A section of the local people are, nevertheless, determined not to allow the trees to thrive. Says Roop Chand, "The area has not been fenced yet. Although the 4 horticulture department workers carrying out the plantation exercise can summon the police if they sense trouble, nobody can really prevent the damage caused by children and cattle."
NGO representatives point out that the government should have prepared the ground for the project by taking the villagers into confidence well before its implementation. Villagers' consent to afforestation on gaon sabha land should be gained by meeting village elders, citizens' groups and local NGOs, says Ashish Kothari of the Delhi-based NGO Kalpavriksh. Programmes that intensify the feeling of oppression among people "only give environmental schemes a bad name", he says.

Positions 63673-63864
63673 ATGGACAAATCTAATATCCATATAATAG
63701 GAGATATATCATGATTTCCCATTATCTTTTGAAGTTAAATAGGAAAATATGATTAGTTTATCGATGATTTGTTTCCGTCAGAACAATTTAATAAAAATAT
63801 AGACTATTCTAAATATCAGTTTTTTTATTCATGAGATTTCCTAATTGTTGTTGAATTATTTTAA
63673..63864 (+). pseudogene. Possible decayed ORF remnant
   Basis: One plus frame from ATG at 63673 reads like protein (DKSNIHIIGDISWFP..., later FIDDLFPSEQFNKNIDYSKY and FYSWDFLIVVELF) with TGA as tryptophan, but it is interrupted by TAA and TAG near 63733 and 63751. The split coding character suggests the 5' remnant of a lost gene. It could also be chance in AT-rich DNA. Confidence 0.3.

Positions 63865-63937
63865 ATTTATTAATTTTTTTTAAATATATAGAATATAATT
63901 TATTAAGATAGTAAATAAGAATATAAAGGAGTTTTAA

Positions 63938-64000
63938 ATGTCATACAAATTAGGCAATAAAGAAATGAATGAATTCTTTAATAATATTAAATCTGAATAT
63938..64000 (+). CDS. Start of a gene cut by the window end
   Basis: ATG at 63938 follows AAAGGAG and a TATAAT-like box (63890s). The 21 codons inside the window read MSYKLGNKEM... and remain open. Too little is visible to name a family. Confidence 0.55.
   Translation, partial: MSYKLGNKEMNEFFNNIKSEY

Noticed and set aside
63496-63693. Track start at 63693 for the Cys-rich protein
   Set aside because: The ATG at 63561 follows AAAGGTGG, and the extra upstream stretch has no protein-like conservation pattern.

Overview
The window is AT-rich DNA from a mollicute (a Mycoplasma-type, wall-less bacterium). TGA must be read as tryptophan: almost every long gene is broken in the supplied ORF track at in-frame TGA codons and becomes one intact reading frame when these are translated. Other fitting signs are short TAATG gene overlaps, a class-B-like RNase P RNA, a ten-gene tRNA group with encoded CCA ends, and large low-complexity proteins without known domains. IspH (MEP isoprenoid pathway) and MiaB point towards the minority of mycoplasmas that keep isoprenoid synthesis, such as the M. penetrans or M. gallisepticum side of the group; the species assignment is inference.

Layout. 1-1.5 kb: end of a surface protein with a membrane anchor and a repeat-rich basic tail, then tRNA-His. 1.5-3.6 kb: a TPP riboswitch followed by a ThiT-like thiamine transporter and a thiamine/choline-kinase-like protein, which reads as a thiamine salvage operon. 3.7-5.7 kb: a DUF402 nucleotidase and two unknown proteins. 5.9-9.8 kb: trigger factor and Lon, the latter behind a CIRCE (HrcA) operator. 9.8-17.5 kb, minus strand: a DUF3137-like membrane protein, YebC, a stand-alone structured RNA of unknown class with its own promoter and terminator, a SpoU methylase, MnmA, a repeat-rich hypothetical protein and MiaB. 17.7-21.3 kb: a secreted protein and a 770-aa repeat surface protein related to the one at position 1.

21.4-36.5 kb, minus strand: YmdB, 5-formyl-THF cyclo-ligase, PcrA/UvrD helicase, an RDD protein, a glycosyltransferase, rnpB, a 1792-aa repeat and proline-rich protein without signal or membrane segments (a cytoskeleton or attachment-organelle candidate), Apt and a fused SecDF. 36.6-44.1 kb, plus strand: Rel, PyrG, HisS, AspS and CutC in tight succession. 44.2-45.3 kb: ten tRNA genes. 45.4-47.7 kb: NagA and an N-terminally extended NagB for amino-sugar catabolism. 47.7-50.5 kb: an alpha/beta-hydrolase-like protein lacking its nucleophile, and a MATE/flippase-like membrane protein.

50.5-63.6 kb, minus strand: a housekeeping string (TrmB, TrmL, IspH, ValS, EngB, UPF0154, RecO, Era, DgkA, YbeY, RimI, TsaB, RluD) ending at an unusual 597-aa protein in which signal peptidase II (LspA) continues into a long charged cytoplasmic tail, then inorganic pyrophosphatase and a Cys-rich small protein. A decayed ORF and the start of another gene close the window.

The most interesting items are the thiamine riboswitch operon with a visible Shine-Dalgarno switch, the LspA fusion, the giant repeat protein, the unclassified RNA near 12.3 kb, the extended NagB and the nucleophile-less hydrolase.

"By raising plantations on these lands, the government is undoubtedly saving it from encroachers. But there can be no justification for forcibly implementing a project that erodes the long-held authority of the people over natural resources, in the name of environment. Unless the people are convinced that a project is for their benefit, it will not succeed," says Iqbal Malik, convenor of the Joint NGO Forum, a coalition of 18 Delhi-based voluntary organisations that has launched its own drive to green the degraded Delhi Ridge. Malik says that his organisation's tree planting drive was preceded by talks with students, CRPF jawans, women and others who volunteered. "We explained the importance of preserving biodiversity and the significance of planting trees such as babool, dhak and siras that are either indigenous or water-thrifty species. Many volunteers have undertaken to regularly visiting plantation sites to monitor their growth," he says.